After Superman died and returned, there was a period of time where the comics were always looking for "the next 'Death of Superman,'" since their hole-filling idea turned out to be a massive success that reshaped the face of the industry.
That meant more time spent on big, bombastic superhero storytelling and somewhat less on the character-driven stuff and romance. It was still more prevalent in that era than it is in most comics today, but nothing like what it had been from 1986 until 1993.
Eventually, the pair broke up briefly. The comics flirted with the idea of having Lois hook up with a character brought in to stir up trouble, but it never really landed with the audience, and most of the creators behind the books had no interest. What they wanted, and eventually got, was a wedding. In a 1996 one-shot that featured contributions from nearly every significant Superman creator still living (and some who had since passed away), Superman: The Wedding Album put the two together, paying off a decade of post-Crisis romance.
After the wedding, there would be the kind of "married people problems" you usually see in fiction -- they would have little flare-ups of misunderstanding, and given that many creators disliked the idea of the pair being married at all, that would often lead to speculation that they could be somehow split up. It never happened, though, and Superman and Lois remained together from 1996 until 2011, when DC found a way to break them up without a divorce or a death: reboot the universe.prevnext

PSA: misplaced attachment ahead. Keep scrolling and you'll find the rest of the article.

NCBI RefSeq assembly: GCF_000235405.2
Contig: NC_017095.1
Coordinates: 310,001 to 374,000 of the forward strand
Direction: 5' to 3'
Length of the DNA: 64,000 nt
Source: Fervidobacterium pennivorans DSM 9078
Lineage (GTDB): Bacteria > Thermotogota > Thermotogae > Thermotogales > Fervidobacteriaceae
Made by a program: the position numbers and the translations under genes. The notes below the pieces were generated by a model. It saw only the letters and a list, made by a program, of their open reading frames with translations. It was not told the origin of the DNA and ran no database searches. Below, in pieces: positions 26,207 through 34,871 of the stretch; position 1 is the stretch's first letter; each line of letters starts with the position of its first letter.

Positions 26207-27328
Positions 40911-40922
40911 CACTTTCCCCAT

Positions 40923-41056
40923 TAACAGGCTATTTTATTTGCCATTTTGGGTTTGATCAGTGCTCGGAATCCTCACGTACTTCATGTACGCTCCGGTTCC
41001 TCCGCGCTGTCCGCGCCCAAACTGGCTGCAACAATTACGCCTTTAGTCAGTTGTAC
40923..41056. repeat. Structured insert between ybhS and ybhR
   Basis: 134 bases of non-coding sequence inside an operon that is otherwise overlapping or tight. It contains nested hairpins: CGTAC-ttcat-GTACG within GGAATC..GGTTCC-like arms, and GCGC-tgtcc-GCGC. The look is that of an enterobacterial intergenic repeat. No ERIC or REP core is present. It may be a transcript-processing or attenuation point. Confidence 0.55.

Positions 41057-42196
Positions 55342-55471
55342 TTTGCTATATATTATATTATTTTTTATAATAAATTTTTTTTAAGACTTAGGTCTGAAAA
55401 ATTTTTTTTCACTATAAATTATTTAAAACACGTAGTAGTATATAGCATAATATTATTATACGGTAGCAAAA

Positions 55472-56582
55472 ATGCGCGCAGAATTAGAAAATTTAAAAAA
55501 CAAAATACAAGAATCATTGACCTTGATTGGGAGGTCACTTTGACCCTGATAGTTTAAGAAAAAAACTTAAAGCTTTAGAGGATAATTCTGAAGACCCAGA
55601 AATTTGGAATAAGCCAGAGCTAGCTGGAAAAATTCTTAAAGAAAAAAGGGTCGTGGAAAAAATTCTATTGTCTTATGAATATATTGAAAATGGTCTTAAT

Flashpoint and The New 52
The point of 2011's Flashpoint event wasn't just to un-marry Superman and Lois, but to jettison 25 years of post-Crisis continuity and freshen up the line. Editorial wanted the heroes to be younger, to have less encumbrance of backstory, and generally to feel more like their TV and film counterparts.